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A potential con is the extra copying of the data. If your objective was extremely low latencies (sub 50us) you would not want to copy and queue data, you would want to process it based on an asyncronous event (e.g. interrupt).
In virtually all circumstances though messages queues are used in this type of communication scenario - it's not unusual even for interrupt handlers.

Using a message queue decouples the entities communicating and allows you to schedule things to happen in the future. Without a queue everything would always have to happen right-now, and consequentually it may not all happen in the expected order.

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Quote:
Original post by Shannon Barber
A potential con is the extra copying of the data.[...]
Which can be completely avoided if there is shared memory (as there is for two threads in a single windows process) by queueing pointers to the shared memory (where a single instance of the object is stored). Of course, this brings new complications (need some way to specify an object has been consumed and the memory can be reused, etc), but if the objects are large enough, it might be worth it.

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You could use threads if your program isn't a resource monger. If you don't know about threads post back and i'll give you an example and a bit more information.

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The only real rule I know of goes like this (I just now verbalized this for the first time, so excuse the rough corners):

A. Analyze the needs of each point in the communication pipe (in most of the interesting cases, the pipe is many segments long; a two-ended pipe is a boring trivial case [wink]). Determine the performance and storage requirements and goals at each node. As Zipster described, look for cases where processing takes longer than receiving data chunks. The other big thing to look for is serialization vs. parallelization: does this node need to reply in the same order that it receives requests, or is any order OK?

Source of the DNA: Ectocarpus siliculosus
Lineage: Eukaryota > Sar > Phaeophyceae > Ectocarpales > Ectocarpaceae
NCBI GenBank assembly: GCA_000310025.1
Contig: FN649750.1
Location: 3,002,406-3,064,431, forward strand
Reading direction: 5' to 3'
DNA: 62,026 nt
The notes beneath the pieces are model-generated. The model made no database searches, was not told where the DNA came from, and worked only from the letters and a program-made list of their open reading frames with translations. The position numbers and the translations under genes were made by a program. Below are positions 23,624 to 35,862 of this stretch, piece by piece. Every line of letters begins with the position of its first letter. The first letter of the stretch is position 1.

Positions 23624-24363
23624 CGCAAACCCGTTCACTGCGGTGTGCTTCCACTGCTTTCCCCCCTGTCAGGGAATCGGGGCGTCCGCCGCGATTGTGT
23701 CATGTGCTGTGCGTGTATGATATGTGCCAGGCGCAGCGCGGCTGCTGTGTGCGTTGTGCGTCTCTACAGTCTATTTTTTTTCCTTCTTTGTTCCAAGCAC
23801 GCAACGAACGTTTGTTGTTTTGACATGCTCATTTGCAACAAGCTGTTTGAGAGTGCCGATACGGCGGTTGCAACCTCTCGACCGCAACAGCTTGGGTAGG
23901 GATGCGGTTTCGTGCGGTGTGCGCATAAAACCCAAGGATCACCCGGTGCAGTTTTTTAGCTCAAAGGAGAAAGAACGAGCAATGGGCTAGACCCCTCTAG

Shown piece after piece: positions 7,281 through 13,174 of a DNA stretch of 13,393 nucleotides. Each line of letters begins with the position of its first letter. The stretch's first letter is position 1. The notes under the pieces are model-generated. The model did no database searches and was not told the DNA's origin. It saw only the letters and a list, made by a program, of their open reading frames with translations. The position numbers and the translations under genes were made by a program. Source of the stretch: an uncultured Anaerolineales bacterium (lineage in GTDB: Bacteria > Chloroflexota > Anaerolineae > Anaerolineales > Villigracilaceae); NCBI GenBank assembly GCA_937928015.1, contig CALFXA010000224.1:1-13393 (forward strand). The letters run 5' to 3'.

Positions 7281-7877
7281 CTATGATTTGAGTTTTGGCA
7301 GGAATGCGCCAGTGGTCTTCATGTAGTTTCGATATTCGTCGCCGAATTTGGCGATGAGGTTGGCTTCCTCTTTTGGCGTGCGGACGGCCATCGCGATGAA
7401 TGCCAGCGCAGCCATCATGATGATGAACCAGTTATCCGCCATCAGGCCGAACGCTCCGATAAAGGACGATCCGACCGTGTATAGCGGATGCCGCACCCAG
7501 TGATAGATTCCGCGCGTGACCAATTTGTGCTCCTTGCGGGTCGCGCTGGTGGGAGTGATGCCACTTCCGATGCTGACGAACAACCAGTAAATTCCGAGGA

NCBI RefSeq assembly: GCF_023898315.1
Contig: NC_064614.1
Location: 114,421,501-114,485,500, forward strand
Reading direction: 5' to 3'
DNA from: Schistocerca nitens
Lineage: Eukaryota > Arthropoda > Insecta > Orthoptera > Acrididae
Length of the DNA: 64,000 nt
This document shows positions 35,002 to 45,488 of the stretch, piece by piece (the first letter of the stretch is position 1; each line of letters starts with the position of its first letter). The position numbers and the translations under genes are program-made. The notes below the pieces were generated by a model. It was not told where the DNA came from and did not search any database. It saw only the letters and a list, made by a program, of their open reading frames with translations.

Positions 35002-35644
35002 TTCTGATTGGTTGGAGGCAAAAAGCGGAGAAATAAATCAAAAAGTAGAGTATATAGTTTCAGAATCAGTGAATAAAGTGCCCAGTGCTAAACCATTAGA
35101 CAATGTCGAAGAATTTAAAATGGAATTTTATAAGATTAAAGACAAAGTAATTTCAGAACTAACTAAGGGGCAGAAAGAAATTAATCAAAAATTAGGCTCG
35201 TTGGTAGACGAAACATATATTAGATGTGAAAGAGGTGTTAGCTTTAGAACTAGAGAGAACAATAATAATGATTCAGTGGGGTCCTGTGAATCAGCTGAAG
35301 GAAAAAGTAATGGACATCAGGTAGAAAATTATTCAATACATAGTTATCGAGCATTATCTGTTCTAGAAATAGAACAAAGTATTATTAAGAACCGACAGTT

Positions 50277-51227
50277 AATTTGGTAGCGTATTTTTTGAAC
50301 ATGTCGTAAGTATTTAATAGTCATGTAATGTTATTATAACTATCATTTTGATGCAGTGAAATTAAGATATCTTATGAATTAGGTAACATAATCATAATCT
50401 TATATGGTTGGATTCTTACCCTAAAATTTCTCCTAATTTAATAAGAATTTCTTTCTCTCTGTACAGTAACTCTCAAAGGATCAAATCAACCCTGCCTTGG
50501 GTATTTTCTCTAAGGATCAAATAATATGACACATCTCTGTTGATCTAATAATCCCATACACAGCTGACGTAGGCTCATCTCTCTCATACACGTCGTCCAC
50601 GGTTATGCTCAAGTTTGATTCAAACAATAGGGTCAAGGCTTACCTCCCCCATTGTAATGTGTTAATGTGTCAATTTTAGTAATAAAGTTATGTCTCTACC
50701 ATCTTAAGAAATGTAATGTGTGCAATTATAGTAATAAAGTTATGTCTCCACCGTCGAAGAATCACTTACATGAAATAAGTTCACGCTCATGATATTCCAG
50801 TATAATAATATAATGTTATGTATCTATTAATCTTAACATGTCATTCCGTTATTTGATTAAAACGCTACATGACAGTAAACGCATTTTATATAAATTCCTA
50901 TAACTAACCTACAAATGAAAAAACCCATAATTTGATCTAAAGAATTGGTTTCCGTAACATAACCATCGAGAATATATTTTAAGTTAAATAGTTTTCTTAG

B. Examine available IPC (and Remote-IPC) methods and pick one that suits your needs for performance. Sockets, named pipes, memory-mapped files, DDE, COM, DCOM, CORBA, Java Beans, Windows messages... find one that matches the technologies you're working with, and opt for one that you're comfortable with whenever possible.

C. Consider available storage mechanisms for tracking data (both requests and responses) at each node. Choose the storage mechanism that makes the most sense; factor in your storage/performance needs as well as ease-of-implementation. Thinking in terms of elementary data structures will usually point you in the right direction (e.g. do I want a stack? deque? tail queue? flat heap?)


This isn't really so much a hard-and-fast, put-in-your-requirements-get-an-algorithm sort of rule, but it should point you in the right way. Don't underestimate ease of implementation as a critical decision factor.

I tend to favor a socket-based, FIFO-queue approach when request fulfilment is greater than the request throughput (i.e. I can answer questions faster than I can be asked them). In the reverse case, I'll usually head towards a prioritized heap/list (linked lists of requests are great here) and choose a communication method based on the platform and requirements.